Why I’d like to punch Chuck Norris

(and a bunch of other people!)

Public perception about asthma seems to remain the same despite advances in science, information campaigns, and famous athletes discussing the condition. It’s been a long time since I saw that Chuck Norris movie in which he cured a boy’s asthma with karate training, but it still makes me angry when I think about it. I once had someone try to cure me of asthma with physical exercise, and she almost killed me.



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I was a sickly kid. I’ve had asthma since before kindergarten. When I was a freshman in high school, we were all required to take P.E. (physical education).  There were the star athlete students, and then there were the rest of us. I was super clumsy from a recent growth spurt and my team sports skills were negligible. The P.E. teacher did not hide the fact that she loathed me.


This came to a climax one day when a P.E. class ended with running laps. I was sick with asthma during the rest of class and I had been light-headed and even more incompetent than usual. By the time lap running came, I could barely plod around the gym. The gym teacher started yelling. I gasped out something about asthma and she yelled some more about excuses. She was not going to let me go until I ran every lap, even if I was late to my next class.

By that point, I was wheezing so much that girls running by me could hear it. Some of the star students tried to tell her that I was really sick while a couple of my friends stayed with me as I staggered round and round the gym. She ordered the friends away and told the star students something along the lines of “I needed to learn a lesson”.

I finished every lap though it took me through both tardy bells and into the next class. She finally dismissed me. A couple of my friends half-walked, half-dragged me up to the principal’s office. I was so bad by then that the office didn’t waste time calling the school nurse. The principal drove me straight to the emergency room, where they shot my thighs full of adrenalin (a fairly standard treatment of my youth before all the great medicines of today) put me on oxygen for hours, and prayed.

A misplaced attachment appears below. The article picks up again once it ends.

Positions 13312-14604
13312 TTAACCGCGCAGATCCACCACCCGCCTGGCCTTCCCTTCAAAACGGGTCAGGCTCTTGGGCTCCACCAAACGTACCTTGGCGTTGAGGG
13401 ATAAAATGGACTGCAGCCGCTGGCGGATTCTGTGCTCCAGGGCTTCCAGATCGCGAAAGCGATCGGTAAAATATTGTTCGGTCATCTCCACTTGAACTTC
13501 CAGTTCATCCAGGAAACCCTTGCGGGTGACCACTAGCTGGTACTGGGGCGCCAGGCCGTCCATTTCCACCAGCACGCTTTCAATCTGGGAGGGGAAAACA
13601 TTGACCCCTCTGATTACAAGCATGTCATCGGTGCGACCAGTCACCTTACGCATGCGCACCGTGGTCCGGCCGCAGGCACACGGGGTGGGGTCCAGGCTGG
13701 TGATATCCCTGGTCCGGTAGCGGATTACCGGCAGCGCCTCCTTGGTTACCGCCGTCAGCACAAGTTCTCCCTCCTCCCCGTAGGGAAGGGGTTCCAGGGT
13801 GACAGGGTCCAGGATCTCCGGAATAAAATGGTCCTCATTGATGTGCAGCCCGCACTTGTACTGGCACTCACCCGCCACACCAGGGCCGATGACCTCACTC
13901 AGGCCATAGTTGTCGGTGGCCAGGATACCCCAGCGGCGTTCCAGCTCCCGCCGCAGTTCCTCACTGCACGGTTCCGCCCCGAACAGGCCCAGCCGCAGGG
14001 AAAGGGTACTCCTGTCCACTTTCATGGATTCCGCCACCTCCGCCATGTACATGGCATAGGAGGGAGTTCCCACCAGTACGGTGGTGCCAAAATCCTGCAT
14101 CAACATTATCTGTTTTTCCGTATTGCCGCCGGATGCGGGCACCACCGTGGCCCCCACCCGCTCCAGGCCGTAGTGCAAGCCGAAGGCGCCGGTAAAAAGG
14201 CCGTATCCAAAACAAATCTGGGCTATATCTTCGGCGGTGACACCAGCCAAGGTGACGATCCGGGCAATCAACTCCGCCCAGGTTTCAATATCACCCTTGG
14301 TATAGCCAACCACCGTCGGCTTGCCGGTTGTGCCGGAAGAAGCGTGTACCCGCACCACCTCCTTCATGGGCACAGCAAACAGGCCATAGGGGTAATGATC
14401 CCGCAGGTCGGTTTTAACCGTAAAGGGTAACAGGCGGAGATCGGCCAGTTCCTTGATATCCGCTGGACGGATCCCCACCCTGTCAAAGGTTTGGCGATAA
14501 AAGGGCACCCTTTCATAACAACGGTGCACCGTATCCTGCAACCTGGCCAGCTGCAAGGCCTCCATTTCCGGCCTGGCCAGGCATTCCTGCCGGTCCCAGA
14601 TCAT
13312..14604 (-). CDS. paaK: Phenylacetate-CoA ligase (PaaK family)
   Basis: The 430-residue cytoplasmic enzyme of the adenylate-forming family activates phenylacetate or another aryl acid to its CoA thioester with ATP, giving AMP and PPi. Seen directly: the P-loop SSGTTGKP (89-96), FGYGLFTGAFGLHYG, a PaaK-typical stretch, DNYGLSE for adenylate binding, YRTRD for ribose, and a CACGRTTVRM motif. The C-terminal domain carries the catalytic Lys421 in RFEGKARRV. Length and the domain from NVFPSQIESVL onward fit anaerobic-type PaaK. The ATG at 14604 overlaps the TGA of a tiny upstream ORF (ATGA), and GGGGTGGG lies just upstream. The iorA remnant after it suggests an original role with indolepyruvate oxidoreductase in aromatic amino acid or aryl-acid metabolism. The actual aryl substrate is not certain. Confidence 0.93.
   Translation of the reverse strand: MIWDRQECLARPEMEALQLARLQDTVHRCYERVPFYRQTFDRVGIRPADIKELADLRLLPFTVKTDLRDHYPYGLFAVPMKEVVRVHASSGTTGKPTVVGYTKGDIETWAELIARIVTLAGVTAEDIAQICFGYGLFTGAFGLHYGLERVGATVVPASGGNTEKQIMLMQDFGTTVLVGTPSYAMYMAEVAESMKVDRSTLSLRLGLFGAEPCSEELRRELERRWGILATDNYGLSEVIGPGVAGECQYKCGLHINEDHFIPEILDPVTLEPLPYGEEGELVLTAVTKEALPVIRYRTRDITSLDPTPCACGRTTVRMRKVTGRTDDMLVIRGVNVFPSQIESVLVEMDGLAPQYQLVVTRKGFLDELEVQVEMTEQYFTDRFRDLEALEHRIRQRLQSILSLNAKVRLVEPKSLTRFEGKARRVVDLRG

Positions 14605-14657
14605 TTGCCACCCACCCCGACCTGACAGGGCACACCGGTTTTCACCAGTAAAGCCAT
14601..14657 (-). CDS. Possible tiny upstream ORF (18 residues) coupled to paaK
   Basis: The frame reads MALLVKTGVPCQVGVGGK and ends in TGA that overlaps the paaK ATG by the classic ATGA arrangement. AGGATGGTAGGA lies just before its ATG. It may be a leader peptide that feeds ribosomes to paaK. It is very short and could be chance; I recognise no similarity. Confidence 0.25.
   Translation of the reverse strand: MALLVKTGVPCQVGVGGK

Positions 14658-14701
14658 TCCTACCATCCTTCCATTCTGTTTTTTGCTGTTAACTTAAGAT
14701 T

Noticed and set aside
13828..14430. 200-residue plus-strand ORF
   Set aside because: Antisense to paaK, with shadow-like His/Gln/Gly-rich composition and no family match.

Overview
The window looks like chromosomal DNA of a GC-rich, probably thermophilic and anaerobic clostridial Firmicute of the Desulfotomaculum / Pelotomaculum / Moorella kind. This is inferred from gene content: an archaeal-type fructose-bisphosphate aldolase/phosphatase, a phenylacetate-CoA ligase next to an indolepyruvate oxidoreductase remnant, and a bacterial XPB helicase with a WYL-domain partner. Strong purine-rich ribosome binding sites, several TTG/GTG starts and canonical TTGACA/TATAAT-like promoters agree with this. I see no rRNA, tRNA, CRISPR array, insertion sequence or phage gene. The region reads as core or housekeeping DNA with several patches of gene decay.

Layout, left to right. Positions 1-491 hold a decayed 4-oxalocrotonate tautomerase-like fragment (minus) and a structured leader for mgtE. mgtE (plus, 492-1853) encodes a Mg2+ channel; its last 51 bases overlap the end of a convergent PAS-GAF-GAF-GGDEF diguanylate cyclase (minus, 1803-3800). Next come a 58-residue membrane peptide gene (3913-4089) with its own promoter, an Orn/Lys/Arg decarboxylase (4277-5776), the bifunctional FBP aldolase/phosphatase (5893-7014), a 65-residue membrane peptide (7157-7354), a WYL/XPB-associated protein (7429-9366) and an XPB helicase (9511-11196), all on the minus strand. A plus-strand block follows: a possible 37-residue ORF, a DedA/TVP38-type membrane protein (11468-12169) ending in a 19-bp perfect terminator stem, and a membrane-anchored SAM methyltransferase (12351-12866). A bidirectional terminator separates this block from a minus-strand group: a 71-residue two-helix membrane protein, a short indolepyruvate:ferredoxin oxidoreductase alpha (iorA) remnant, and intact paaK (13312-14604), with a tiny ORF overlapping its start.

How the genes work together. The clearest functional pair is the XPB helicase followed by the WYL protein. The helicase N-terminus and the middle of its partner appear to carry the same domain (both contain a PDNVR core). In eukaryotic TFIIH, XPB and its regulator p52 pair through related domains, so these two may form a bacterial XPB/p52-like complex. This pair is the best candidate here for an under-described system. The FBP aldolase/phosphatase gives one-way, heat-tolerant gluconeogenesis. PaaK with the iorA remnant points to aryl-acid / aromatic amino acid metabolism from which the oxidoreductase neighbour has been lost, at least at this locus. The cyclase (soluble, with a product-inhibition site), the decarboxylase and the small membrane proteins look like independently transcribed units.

Obviously, I lived. The principal had stern words with the gym teacher, who in turn had stern words with me, in front of the whole class. I should have let her know that I was ill. I shouldn’t push myself if I was feeling that badly. The important thing for us to know was that this incident was not her fault, it was mine, and by golly she wasn’t going to have her teaching record ruined by the likes of me. By pure happenstance, I never had another bad asthma episode in her class again.

Since I can’t really punch Chuck Norris or my former gym teacher in the face, let me try to spread some knowledge instead. We asthmatics are not just being lazy. We don’t have asthma because we’re fat and out of shape. P.E. won’t cure us. We don’t always outgrow it. We aren’t “wheezing on purpose for sympathy”. And if you force us past our limits (or if we force ourselves), you CAN kill us.

Don’t be all Chuck Norris about asthma.

P.S. I grew up to be a reasonably active adult. I hike. I dance. I do other stuff. I still have asthma.


2 thoughts on “Why I’d like to punch Chuck Norris

  1. That gym teacher sounds like a nightmare, and I’m sorry she didn’t lose her job for endangering a kid’s life. You can’t punch her now, but you can write a blog post and perhaps save another kid 🙂

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